ISLAMABAD: The Supreme Court asked the two protesting parties — Pakistan Tehreek-i-Insaf (PTI) and Pakistan Awami Tehreek (PAT) — on Monday what proposals they had in their mind about the role the court should play in ending the current political impasse.
But when reporters misconstrued it as an offer on part of the court to arbitrate, Chief Justice Nasir-ul-Mulk himself dispelled the impression and explained that the court was not going to mediate or arbitrate in the standoff.
“The Supreme Court is a court of law and adjudicates when something is brought before it and when it gives an order on an issue it is binding on everyone,” he observed.
The chief justice, who heads a five-judge bench hearing a set of petitions against sit-ins by the PTI and the PAT on the Constitution Avenue, made the observation against the backdrop of PTI’s counsel Hamid Khan’s earlier request to the court to take a suo motu cognisance for resolution of the crisis, but was told to highlight issues through a petition.
Both Hamid Khan and Ali Zafar, representing the PAT, who were absent on Monday are required to appear before the court on Tuesday with suggestions after consulting heads of the two parties.
The order was issued after Ahmed Awais, another PTI lawyer, said he needed time because he could not contact the party leadership.
Attorney General Salman Aslam Butt requested the court to invoke Article 190 of the Constitution – a provision which empowers the Supreme Court to summon any executive authority to its aid – but the court explained that the article was used when its directives were not complied with.
The AG then requested the court to at least order the protesters to restrain from attacking public buildings, but the court asked him who had the power to stop the protesters from indulging in unlawful acts.
Referring to the violent protests on the Constitution Avenue, Justice Jawwad S. Khawaja said he wondered how these were different from an insurgency in Fata. He then cited the written commitments made by the protesting parties that they would abide by the Constitution and said time had come when “we have to come out in the open and let the people say that they are against the country, the Constitution and the entire system. There should be no double face. Let them say they are revolutionaries.”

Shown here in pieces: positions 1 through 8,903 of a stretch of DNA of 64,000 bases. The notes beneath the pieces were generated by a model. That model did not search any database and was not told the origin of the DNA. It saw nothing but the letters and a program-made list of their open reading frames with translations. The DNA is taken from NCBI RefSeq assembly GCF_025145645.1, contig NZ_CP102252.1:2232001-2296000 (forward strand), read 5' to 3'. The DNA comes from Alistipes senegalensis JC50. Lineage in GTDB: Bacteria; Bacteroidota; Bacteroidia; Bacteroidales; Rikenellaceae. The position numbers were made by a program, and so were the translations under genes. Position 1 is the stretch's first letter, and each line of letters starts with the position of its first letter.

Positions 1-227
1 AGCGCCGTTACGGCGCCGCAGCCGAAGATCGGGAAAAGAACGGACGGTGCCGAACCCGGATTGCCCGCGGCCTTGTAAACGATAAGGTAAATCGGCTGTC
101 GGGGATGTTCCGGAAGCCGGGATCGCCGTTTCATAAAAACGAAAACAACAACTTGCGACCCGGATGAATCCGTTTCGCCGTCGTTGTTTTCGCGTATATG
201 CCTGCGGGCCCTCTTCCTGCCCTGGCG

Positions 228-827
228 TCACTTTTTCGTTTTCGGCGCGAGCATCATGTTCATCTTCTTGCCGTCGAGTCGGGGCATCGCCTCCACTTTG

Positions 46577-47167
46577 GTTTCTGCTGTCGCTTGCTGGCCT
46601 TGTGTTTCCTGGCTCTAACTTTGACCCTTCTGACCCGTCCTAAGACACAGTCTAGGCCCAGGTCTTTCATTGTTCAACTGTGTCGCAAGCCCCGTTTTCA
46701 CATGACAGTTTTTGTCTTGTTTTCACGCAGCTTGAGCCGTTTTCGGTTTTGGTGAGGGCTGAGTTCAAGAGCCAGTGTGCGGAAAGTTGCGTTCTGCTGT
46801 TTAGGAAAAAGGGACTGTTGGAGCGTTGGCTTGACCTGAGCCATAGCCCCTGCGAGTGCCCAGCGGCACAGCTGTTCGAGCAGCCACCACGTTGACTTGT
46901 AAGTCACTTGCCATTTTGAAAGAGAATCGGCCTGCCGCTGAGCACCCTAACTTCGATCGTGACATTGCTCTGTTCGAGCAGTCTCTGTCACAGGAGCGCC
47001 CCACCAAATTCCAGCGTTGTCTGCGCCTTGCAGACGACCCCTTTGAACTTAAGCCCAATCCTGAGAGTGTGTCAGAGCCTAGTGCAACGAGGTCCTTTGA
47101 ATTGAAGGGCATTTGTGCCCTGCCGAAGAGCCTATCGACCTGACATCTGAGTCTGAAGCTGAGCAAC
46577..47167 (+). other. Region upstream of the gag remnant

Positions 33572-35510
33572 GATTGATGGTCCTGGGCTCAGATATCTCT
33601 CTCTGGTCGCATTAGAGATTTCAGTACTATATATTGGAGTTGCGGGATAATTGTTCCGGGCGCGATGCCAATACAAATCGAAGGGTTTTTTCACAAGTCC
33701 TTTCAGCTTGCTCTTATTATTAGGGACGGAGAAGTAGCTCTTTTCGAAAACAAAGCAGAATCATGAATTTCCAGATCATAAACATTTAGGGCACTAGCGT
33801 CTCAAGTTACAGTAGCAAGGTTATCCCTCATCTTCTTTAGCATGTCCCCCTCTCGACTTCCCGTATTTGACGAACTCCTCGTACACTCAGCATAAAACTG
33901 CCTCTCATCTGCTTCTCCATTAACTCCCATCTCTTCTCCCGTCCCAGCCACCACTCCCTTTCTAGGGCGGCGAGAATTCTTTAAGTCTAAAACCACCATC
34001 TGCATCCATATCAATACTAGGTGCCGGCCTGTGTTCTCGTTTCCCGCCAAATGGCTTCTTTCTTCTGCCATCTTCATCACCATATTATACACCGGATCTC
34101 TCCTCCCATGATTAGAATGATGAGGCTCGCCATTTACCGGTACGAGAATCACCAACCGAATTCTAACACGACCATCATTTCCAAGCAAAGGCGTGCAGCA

Justice Khawaja said the discord on the Constitution Avenue could not be accepted as if it were in accord with the Constitution. “Whatever is being said today is becoming a part of history and a day will come soon when historians will tell who was telling the truth and who was lying.”
He also took exception to the violence against media personnel and asked whether “we are living in a civilised society or not”.
At the outset of the proceedings, the attorney general informed the court the PTI and the PAT had accepted 24 conditions in agreements with the Islamabad administration, but they violated these.
He read out the conditions in the form of non-objection certificate under which the protesters would not enter the red zone, not storm or damage any private or public property, not bring any infant to the protest, will remain confined to the Parade Ground, not litter the area, restrict the volume of the sound system and avoid sectarian or objectionable speeches.
But, the AG regretted, the protesters came with batons, cutters, hammers, daggers and slingshots and used trucks to damage entrance gates of the Parliament House and even tried to uproot the gates of the Presidency. On Monday, they raided the Pakistan Television building and switched off its transmission for half an hour, he recalled.
Balochistan High Court Bar Association President Sajid Tarin informed the court about a reported statement of Taliban leader Mullah Fazlullah that the protesters had shown them the easiest way of making Islamabad hostage.
He asked why the three federating units – Balochistan, Khyber Pakhtunkhwa and Sindh – were being punished when they were not complaining of poll rigging. He regretted that an impression was being created as if the real power lay with the gun and not with the Constitution. He cited the use of a term, “third umpire”, by PTI chief Imran Khan.
“The only neutral umpire under the Constitution is the Supreme Court,” Justice Saqib Nisar said, adding that the court was the only forum for getting political justice because it was the custodian of fundamental rights.
“Tell us how can the court resolve the issue when it is seized with seven petitions highlighting breach of fundamental rights and when the very constitution is under threat,” he said, referring to last night’s attack on his car and his escort.
Justice Anwar Zaheer Jamali wondered why there was a complete failure on part of the government and why the law was not taking its course.
Published in Dawn, September 2nd, 2014